• Ronda Graff

Randys Run honors beloved late Bison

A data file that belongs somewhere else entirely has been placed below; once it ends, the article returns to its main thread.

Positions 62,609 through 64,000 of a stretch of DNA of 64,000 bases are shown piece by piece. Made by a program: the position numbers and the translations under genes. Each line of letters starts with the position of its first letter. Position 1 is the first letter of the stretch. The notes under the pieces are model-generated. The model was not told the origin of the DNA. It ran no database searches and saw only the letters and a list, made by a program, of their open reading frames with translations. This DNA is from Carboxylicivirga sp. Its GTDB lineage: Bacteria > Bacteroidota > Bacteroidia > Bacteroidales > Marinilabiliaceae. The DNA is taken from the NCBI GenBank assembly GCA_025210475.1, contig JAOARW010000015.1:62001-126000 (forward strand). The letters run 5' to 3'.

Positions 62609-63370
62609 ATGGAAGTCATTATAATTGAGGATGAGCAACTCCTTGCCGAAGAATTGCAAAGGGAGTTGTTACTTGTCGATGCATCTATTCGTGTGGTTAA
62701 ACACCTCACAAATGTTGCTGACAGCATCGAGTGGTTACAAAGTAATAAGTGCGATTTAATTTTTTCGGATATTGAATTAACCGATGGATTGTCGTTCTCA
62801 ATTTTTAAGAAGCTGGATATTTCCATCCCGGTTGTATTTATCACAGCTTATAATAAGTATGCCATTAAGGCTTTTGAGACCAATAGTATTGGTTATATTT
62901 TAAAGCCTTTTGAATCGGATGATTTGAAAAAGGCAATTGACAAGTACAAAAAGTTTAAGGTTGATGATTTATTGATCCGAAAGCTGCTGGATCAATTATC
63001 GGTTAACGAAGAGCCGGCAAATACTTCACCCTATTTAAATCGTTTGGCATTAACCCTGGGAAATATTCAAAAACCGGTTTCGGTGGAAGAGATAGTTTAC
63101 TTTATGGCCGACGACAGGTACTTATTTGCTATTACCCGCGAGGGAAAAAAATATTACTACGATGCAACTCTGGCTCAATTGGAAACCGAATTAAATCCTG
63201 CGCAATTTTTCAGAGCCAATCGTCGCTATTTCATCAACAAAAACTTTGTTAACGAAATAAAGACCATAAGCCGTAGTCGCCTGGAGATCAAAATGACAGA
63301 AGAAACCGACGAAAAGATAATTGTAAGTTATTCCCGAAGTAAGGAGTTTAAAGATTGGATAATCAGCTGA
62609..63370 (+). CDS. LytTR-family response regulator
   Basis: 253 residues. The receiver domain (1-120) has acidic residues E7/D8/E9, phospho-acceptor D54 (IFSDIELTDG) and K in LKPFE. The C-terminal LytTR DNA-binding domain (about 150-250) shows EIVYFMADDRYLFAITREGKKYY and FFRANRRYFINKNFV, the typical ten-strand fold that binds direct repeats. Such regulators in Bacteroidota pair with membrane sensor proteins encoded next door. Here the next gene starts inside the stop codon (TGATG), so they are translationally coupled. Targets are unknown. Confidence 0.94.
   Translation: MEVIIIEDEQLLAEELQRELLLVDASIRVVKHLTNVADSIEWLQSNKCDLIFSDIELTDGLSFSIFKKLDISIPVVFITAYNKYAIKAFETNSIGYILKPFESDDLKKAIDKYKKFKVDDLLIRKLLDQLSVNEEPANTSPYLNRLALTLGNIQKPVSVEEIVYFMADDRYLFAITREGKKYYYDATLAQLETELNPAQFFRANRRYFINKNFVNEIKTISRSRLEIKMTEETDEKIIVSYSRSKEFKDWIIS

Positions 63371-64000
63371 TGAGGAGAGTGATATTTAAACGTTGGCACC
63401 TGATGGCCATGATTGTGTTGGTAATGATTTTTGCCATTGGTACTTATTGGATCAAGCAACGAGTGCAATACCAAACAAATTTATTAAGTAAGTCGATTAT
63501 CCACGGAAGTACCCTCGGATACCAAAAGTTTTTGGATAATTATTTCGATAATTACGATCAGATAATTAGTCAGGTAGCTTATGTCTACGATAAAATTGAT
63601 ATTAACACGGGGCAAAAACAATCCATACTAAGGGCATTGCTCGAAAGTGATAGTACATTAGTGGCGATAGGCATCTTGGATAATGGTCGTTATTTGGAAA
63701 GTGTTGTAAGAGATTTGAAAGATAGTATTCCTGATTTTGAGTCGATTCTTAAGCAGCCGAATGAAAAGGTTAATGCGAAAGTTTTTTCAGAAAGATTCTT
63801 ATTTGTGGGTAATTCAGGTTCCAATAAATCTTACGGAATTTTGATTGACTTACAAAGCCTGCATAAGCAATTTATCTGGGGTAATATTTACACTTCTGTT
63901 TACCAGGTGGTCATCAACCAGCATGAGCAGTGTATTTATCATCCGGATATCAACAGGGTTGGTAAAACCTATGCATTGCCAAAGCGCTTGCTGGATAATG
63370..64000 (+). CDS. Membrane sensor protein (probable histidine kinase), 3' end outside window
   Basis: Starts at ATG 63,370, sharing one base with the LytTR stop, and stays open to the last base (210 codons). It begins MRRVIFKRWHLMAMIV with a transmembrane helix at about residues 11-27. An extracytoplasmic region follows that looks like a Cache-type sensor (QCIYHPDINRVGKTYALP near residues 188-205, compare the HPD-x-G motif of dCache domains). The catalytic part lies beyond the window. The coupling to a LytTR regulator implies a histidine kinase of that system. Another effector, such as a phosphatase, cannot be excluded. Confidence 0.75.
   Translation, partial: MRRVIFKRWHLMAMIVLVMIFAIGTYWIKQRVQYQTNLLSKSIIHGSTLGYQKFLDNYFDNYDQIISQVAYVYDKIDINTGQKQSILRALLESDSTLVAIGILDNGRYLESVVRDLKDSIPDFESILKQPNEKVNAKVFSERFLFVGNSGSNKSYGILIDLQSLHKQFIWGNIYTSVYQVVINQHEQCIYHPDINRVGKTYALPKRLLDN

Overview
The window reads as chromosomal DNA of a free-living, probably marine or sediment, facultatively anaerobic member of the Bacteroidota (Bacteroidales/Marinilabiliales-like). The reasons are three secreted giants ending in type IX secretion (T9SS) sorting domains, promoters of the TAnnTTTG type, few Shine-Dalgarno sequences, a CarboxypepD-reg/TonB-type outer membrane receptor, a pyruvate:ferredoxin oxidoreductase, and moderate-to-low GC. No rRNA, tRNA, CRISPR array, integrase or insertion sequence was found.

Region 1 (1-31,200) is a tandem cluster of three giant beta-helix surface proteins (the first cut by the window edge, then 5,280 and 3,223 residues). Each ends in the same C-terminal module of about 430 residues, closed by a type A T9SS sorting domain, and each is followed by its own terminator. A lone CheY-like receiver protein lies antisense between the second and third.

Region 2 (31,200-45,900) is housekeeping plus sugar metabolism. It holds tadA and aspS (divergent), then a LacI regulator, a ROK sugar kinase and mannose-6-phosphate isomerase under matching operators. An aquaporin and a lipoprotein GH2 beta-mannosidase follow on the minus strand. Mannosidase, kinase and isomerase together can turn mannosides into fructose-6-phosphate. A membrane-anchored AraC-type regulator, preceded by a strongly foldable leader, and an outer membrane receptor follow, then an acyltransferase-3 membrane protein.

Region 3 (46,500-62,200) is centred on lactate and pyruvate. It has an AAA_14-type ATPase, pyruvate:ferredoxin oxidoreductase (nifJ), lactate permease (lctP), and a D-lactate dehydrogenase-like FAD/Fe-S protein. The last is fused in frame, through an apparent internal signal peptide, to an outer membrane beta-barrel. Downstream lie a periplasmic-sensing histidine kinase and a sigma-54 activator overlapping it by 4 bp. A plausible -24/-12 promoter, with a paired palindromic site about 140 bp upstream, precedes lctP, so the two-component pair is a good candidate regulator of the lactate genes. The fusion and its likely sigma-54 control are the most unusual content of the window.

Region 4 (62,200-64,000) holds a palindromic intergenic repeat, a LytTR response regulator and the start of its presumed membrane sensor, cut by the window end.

McCOOK, Neb. — Just more than a year ago, the community was caught off guard when Randy Andrews suddenly passed away. Randy was a staple in McCook, serving as the director of the Bison Alumni Newsletter and as a cheerleader for the community. The 1973 McCook High School graduate was an ardent supporter of MHS and his beloved Bison. And he had a tremendous passion for running, biking and fitness in general. To honor his memory, the Republican River Fitness Series added a new race this year - Randy’s Run - which includes a 5K, half-marathon and team relay. Randy’s Run takes place Saturday morning at 8 a.m. at Red Willow State Recreation Area, north of McCook. The course is not easy, a nod to Randy’s desire to run 50- and 100-mile races, But rather than an ultra-distance, Randy’s Run features several hills, dirt and grass, uneven terrain, and even includes the newest addition to the recreational area. Runners and walkers will follow a road to the new bison viewing area, whose feeding is being coordinated to match the time the runners will reach the area. Even the logo for Randy’s Run reflects his passions: a runner, a long winding trail and a bison, all part of a drawing created by MHS art teacher Tara Peterman. Randy’s passion for running began in his late-20s, expanding to ultra running (50 and 100-mile races) in his mid-40s, with races in North Carolina, Texas, California, Idaho, Wisconsin, Colorado, Utah and Nevada. According to his wife, Peggy Andrews, running meant everything to Randy. “He was devoted to it - loved it - it was his life. It gave his life meaning,” Peggy said. “He also loved to help others begin a running life. Many people have told me that Randy inspired them to either start running or to increase their mileage or to enter longer races.” His first 100-mile race was the Bear 100 in Idaho in 2003. At about 75 miles, he began hallucinating and thought he saw an airplane that had crashed into the tops of the trees he was running toward, Peggy said. “During that same race, he met up with a moose on the trail,” she said. “He stopped short and let the moose slowly move off the running trail. Randy did not want to tangle with a huge moose - he wanted to finish his first ultra.” But Randy didn’t limit his fitness to running. He took up biking when he was 52 years old, participating in BRAN (Bicycle Ride Across Nebraska) for 9 years and NUMB (Nebraska United Methodist Bike ride for hunger) the month before he died. It is no secret that Randy loved McCook. According to Peggy, Randy longed to be in McCook when he was living in South Carolina and Utah. He visited McCook many times with his family and was so happy when he finally moved back home, she said. And to top it off, he was able to help other reconnect with McCook through the Bison Alumni Newsletter, devoting countless hours. “He truly believed that McCook was a special place in a special state,” Peggy said. As organizers and the family prepare for the first Randy’s Run on Saturday, Peggy would like people to remember Randy’s devotion to others, taking the time to listen to others and learn from them. “He really cared for others,” she said. “McCook, people, running and biking - those were his passions.” Race-day registration and packet pick-up begins at 7 a.m. at the main campground with the race starting at 8 a.m. Those running the 5K will run the course one-time, while the half-marathoners will do four loops of the course. Those participating in the four-person team relay will each run one loop of the course, one after another for a total team time. All vehicles for participants as well as those watching must have a Nebraska State Park sticker, which also may be purchased at the event. Or consider carpooling to the event. For more information about Randy’s Run, visit the fitness series website, www.republicanriverfitnessseries.com. RRFS is a collaboration between Community Hospital and the YMCA to promote a healthy, active lifestyle in the community.

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